By: Erin Freeman | Lynnwood Times Staff

Lynnwood City councilmembers Julieta Altamirano-Crosby and Shannon Sessions teamed up with the Lynnwood Food Bank to make homemade face coverings available to residents and re-opening small businesses to help prevent the spread of COVID-19. 

The two elected officials, also food bank volunteers, have collected at least 1,000 homemade masks through requests to the Lynnwood community who have already been crafting them. 

Director of the Lynnwood Food Bank Alissa Jones says that the donations were much needed by community members and have allowed people without access to protective face coverings a designated place to receive them. 

“We saw one person who was wearing a two-layer sweat sock over his mouth,” Jones commented. “We were able to give him something a little more productive and less uncomfortable for him to be safe.” 

The community-based effort originated from a conversation during the April 20 city council business meeting, where Public Affairs Officer Julie Moore announced the city’s Emergency Operations Center ordered 500 cotton face coverings, with plans to purchase an additional 1,500 to distribute to city employees upon their return to work. Councilmember George Hurst responded to the announced order, asking if the city had also considered purchasing a surplus of face coverings for residents without access.

Recounting the discussion, Sessions says that she was not in favor of using the city’s general fund to purchase face masks for the community noting that she had mentioned it “was not necessary, because there are so many individuals and organizations using their crafting skills to make face coverings.”

With the city unable to officially orchestrate the donation and distribution of homemade face masks due to liability reasons, Sessions and Altamirano-Crosby rolled-up their sleeves and worked together to individually contact organizations and individuals already producing masks.

After connecting with several community groups requesting homemade mask donations, within 24 hours Sessions was contacted by four different crafters interested in participating, receiving over 200 masks within 48 hours. 

“There are so many community members who want to help, and I am so grateful to them for their willingness to help,” said Sessions. “They’re already making them, but they just didn’t know where to put them. They’re so happy when they realize they can be a part of something that’s going to get them directly to the people that need them or want them.”

A group of community residents contacted by Altamirano-Crosby provided a major boost in reaching the food bank’s initial goal of accumulating 800 to 1,000 masks. Lily Bartis-Wlazlak, Dana Wlazlak, and Sabrina Bartis donated 600 cloth masks to the food bank and are continuing to make them.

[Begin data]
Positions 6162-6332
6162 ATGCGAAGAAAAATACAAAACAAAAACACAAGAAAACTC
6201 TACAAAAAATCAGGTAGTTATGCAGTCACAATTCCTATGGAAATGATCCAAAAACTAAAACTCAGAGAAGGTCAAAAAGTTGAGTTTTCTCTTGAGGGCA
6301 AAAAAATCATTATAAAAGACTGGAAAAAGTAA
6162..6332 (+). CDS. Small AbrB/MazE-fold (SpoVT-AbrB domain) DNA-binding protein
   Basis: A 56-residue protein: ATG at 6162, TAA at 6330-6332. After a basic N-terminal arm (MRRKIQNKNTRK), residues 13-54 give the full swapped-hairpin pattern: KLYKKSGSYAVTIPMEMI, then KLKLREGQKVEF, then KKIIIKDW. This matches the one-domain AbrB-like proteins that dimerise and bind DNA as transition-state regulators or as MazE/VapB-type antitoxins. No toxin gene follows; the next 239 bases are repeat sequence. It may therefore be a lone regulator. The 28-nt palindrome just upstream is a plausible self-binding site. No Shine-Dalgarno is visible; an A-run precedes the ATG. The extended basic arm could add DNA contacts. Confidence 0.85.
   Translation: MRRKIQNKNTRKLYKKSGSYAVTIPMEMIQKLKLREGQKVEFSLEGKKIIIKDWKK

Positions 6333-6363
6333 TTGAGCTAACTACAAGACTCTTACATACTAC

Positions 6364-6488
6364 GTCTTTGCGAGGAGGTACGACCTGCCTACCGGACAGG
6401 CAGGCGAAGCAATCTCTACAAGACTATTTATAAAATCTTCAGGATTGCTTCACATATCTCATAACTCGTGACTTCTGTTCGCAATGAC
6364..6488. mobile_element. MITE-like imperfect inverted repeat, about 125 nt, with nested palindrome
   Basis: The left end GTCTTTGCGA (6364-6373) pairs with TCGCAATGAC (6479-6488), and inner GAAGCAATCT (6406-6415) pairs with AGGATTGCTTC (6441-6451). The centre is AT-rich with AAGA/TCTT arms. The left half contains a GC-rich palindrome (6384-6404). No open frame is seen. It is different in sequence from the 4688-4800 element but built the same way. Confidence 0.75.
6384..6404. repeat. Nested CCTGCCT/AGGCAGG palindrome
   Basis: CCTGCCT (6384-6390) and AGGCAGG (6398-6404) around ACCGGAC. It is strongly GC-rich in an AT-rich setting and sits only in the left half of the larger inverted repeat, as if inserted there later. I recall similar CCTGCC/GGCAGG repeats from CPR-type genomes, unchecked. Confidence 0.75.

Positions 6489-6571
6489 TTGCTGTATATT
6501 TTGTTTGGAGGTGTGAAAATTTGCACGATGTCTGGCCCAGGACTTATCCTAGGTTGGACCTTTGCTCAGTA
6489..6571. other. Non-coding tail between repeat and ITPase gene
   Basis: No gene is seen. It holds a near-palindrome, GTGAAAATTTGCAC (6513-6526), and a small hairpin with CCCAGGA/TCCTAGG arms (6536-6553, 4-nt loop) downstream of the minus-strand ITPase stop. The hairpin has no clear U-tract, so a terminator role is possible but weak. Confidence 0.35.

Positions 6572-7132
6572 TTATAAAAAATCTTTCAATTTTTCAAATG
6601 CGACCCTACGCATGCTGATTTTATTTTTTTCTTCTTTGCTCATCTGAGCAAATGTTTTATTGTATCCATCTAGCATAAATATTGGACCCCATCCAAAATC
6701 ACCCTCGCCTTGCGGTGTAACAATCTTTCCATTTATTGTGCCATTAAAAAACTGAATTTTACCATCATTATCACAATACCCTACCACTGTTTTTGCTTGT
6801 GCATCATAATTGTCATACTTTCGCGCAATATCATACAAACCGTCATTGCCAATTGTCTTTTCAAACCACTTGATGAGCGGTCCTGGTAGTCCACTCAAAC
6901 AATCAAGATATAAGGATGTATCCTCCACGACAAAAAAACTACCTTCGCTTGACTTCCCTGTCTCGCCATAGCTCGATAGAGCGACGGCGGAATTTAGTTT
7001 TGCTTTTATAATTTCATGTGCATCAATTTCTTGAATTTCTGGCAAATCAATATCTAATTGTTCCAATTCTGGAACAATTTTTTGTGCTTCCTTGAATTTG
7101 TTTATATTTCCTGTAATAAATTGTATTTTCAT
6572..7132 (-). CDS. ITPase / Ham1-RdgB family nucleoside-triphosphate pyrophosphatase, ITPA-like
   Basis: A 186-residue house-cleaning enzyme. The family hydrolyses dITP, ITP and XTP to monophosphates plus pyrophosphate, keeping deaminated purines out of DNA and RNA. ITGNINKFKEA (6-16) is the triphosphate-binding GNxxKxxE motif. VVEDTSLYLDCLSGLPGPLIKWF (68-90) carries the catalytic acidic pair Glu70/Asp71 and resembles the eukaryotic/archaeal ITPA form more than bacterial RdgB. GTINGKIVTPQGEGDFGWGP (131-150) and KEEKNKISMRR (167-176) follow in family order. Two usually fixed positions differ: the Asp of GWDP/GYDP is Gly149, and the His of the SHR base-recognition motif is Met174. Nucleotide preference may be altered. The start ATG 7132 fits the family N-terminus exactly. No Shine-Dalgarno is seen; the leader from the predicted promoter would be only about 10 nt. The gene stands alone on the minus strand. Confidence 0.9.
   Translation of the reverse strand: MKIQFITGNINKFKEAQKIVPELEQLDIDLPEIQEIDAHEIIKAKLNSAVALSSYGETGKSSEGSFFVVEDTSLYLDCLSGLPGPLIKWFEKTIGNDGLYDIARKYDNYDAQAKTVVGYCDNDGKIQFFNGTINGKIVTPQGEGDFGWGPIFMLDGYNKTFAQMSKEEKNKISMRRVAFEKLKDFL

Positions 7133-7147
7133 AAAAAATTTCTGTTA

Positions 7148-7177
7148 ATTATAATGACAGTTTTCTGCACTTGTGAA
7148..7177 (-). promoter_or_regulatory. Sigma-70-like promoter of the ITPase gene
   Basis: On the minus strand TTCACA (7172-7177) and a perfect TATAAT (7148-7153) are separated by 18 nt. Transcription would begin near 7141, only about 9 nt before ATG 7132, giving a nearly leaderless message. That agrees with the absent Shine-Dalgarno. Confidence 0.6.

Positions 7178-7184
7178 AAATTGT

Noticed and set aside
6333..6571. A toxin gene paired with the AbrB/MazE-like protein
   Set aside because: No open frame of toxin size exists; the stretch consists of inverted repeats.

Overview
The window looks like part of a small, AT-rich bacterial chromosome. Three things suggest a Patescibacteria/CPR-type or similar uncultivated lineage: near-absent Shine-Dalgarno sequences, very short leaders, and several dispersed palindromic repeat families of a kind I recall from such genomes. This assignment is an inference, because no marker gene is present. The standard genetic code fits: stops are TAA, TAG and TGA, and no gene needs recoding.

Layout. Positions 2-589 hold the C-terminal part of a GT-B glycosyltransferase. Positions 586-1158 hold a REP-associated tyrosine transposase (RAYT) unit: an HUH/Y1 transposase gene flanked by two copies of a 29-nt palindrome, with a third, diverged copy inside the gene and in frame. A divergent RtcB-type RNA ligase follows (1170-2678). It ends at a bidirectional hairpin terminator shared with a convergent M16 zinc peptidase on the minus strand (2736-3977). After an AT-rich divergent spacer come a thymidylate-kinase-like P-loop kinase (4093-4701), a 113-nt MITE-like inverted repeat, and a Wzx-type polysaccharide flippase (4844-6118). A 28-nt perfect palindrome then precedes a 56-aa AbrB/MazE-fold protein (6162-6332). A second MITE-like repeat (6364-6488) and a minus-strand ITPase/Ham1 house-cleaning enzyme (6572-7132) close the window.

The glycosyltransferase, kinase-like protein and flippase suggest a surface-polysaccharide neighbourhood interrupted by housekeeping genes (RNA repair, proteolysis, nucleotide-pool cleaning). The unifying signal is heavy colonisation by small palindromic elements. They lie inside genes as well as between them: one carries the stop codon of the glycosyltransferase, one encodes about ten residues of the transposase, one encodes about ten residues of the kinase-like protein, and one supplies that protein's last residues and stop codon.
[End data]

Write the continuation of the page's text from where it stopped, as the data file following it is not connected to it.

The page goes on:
“I believe that as a group and as a team is how you change things,” remarked Altamirano-Crosby.

As a Washington State Commissioner of Hispanic Affairs, Altamirano-Crosby’s interest in facilitating mask donations came after observing many members of the state’s underserved communities haven’t been wearing masks due to a lack of access and/or communication tools to understand the protective preventative measure.  

The Washington State Department of Health and the Centers for Disease Control and Prevention (CDC) are recommending that people wear a face-covering in public to help prevent the virus from spreading between people interacting within close proximity. 

Lynnwood’s racial and ethnic minority groups, like the Latinx community, are being hit especially hard by the COVID-19. Data from the Snohomish Health District (SHD) presents an increased rate of coronavirus infection amongst these communities compared to the county’s Caucasian population. The Hispanic population is currently the most vulnerable group, according to the SHD’s publicized statistics. 

“I think that COVID-19 has shined a harsh light on the adversities of the communities of color,” remarked Altamirano-Crosby. “I’m sad, and seeing the graphs breaks my heart.” 

The increased rate of infection amongst racial and ethnic minority groups are being experienced across the country notes Altamirano-Crosby, but she feels responsible for taking action against it within the city she serves as an official.

“I know it’s not only Lynnwood but at least in Lynnwood, we can do something to educate ourselves and acknowledge the demographics that we serve. I asked myself what kind of people I serve to identify their needs,” explained Altamirano-Crosby. “To me, that is what is essential.”

“You don’t have to be a person in need to get them,” explained Sessions. “You might just be a person who doesn’t know where to get them, and not necessarily someone who just doesn’t have the means.”

While safety precautions and protocols have been in place to prepare and deliver face coverings to the food bank, to keep everyone as safe as possible, Sessions highly recommends that people wash their new mask before wearing it.  

Lynnwood residents and small businesses can pick up the free homemade masks in child and/or adult sizes at the Lynnwood Food Bank at 5320 176th St SW, Lynnwood, WA 98037.

Erin Freeman

I graduated from Washington State University in 2019 with a Bachelor of Arts in English with a specialization in rhetoric and professional writing. I also received a minor in political science. I joined the Lynnwood Times in February of 2020. To me, community newspapers affirm a sense of community by connecting people through the coverage of local stories and current events.

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